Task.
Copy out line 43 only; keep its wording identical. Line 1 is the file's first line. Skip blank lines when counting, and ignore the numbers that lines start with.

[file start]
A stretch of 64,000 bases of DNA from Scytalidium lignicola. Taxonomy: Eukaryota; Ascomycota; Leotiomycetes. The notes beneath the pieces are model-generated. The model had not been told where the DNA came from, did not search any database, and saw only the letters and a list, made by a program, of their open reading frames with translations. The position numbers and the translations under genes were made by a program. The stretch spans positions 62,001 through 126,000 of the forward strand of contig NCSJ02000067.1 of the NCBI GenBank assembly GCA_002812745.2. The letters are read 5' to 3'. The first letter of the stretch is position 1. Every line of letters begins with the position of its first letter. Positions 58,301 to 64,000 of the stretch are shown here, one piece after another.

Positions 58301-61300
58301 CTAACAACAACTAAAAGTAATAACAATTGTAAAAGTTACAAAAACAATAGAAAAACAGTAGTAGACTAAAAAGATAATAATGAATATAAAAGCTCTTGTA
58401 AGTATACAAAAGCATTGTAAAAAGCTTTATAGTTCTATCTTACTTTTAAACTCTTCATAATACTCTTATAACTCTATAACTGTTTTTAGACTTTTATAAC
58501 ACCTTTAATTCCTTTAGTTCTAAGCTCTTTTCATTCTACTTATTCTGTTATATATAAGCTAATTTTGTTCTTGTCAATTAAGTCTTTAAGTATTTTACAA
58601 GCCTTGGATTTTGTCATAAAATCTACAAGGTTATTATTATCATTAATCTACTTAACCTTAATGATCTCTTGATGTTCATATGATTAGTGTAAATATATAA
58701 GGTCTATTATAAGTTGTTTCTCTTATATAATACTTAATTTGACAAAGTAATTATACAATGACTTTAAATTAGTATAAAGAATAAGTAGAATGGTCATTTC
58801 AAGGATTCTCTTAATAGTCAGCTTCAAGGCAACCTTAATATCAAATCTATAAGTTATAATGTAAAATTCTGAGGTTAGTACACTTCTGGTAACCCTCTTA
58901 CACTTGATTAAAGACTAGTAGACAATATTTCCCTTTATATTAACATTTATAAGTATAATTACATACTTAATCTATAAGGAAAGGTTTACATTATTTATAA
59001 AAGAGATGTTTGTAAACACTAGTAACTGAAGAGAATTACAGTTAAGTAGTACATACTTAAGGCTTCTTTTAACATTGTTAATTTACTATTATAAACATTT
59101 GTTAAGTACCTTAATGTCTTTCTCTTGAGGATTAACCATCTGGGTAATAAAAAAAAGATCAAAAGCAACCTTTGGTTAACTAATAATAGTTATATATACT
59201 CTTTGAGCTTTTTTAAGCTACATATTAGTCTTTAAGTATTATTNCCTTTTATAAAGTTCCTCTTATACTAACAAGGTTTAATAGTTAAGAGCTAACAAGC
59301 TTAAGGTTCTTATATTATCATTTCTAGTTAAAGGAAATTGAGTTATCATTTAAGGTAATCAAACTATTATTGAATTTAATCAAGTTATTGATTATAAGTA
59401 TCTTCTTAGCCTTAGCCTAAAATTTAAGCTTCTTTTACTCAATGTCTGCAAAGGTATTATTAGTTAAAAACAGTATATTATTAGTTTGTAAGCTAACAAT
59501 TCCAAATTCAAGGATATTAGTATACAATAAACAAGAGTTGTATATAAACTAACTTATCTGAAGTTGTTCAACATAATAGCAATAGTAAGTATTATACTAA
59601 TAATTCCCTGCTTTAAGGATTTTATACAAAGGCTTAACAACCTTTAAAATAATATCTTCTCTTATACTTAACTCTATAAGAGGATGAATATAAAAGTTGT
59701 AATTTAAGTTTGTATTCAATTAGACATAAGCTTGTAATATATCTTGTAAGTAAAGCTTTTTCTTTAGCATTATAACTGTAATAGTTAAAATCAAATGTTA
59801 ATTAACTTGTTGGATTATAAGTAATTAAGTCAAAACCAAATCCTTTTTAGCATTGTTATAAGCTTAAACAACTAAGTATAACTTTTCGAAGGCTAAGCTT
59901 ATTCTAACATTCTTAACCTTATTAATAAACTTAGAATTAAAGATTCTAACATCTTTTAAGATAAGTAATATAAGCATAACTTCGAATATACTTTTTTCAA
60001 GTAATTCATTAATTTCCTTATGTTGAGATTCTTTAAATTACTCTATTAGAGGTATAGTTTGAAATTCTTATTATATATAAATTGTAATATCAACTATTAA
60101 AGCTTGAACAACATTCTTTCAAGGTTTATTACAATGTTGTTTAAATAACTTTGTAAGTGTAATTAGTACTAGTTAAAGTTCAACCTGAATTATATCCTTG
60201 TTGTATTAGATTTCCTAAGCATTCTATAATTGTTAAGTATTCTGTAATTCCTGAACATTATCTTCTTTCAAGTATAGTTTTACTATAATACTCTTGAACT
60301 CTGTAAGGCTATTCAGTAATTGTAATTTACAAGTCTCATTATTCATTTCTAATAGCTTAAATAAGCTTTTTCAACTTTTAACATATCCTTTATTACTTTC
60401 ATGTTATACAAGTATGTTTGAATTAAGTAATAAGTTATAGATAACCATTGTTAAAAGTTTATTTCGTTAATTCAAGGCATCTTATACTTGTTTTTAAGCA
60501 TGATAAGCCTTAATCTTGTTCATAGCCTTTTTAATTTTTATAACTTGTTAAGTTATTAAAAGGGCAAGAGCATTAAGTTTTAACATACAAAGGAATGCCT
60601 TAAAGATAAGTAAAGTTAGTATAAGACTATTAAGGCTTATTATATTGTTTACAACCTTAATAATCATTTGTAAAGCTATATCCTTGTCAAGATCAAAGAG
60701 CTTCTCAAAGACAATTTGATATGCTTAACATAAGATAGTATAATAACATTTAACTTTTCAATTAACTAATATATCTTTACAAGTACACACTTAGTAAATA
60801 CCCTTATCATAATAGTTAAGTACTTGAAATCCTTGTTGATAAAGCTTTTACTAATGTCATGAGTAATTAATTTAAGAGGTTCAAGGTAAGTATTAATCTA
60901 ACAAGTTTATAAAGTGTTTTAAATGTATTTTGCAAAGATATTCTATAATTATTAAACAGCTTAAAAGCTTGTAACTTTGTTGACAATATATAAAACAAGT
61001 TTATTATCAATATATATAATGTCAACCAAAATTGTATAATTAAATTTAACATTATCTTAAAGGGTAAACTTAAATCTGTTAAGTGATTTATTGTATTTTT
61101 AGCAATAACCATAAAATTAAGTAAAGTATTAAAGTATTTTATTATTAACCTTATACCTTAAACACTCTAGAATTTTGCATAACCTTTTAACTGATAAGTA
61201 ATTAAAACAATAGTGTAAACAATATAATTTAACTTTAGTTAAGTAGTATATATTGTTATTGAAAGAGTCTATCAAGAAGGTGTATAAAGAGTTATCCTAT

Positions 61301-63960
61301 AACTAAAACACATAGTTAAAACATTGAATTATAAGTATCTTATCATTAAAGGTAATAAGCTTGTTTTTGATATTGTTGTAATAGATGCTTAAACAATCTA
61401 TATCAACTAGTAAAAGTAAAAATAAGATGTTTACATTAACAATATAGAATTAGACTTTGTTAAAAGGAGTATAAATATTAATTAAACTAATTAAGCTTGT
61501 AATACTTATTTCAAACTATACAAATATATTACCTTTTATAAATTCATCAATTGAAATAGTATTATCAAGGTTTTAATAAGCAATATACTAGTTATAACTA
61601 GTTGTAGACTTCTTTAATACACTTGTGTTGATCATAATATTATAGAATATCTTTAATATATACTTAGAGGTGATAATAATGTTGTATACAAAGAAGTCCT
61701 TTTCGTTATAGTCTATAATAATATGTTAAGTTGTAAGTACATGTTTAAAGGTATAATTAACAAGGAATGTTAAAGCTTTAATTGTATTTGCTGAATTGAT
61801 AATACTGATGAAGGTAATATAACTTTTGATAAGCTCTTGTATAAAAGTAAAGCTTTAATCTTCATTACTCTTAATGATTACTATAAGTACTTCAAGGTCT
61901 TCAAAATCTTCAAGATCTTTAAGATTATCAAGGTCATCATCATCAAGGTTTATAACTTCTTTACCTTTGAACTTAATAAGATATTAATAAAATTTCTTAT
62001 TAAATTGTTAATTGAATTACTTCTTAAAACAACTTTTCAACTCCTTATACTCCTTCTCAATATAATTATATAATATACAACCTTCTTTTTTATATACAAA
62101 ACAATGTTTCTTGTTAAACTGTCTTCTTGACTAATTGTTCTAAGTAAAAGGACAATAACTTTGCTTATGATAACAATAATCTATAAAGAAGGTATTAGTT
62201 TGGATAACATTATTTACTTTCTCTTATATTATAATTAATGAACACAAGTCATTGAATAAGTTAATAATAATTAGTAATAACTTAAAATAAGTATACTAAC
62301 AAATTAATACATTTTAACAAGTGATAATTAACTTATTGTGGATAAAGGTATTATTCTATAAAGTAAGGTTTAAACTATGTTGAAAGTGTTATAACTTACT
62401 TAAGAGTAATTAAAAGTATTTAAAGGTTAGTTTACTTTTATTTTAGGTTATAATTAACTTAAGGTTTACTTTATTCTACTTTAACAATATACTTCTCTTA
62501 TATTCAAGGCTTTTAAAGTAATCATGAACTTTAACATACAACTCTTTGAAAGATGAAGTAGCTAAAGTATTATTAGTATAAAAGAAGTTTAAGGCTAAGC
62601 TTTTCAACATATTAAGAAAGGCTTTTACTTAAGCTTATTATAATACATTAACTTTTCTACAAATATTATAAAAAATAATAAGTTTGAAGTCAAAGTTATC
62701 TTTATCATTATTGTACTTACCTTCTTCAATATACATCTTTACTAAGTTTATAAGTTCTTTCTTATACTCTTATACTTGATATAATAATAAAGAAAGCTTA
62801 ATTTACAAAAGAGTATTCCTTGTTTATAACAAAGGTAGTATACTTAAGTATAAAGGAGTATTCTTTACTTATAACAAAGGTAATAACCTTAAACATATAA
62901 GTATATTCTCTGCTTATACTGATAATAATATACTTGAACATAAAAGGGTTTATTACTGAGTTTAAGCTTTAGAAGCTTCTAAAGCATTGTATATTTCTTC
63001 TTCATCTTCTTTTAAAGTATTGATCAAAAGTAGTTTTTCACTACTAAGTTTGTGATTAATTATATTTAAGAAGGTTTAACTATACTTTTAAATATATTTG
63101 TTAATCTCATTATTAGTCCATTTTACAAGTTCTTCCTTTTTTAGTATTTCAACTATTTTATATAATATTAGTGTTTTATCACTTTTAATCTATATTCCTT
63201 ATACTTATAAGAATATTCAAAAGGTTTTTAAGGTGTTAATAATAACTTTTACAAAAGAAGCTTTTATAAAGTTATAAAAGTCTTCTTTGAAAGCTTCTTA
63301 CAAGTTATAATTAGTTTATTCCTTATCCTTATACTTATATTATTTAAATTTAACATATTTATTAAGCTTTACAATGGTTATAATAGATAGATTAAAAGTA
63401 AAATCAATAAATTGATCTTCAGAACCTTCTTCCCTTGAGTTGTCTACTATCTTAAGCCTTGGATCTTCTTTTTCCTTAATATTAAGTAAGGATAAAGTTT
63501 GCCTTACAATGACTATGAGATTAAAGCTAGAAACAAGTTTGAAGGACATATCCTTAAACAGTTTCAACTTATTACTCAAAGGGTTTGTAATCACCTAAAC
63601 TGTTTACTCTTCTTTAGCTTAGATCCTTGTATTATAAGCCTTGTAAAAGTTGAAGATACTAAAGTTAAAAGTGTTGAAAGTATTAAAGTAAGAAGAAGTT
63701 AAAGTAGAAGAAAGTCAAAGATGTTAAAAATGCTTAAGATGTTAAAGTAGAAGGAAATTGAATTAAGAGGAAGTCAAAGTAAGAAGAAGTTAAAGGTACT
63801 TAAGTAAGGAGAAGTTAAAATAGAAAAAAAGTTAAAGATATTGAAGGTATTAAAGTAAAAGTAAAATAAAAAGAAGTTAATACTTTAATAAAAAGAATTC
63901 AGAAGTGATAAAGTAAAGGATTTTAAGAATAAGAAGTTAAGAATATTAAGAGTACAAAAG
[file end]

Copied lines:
62201 TGGATAACATTATTTACTTTCTCTTATATTATAATTAATGAACACAAGTCATTGAATAAGTTAATAATAATTAGTAATAACTTAAAATAAGTATACTAAC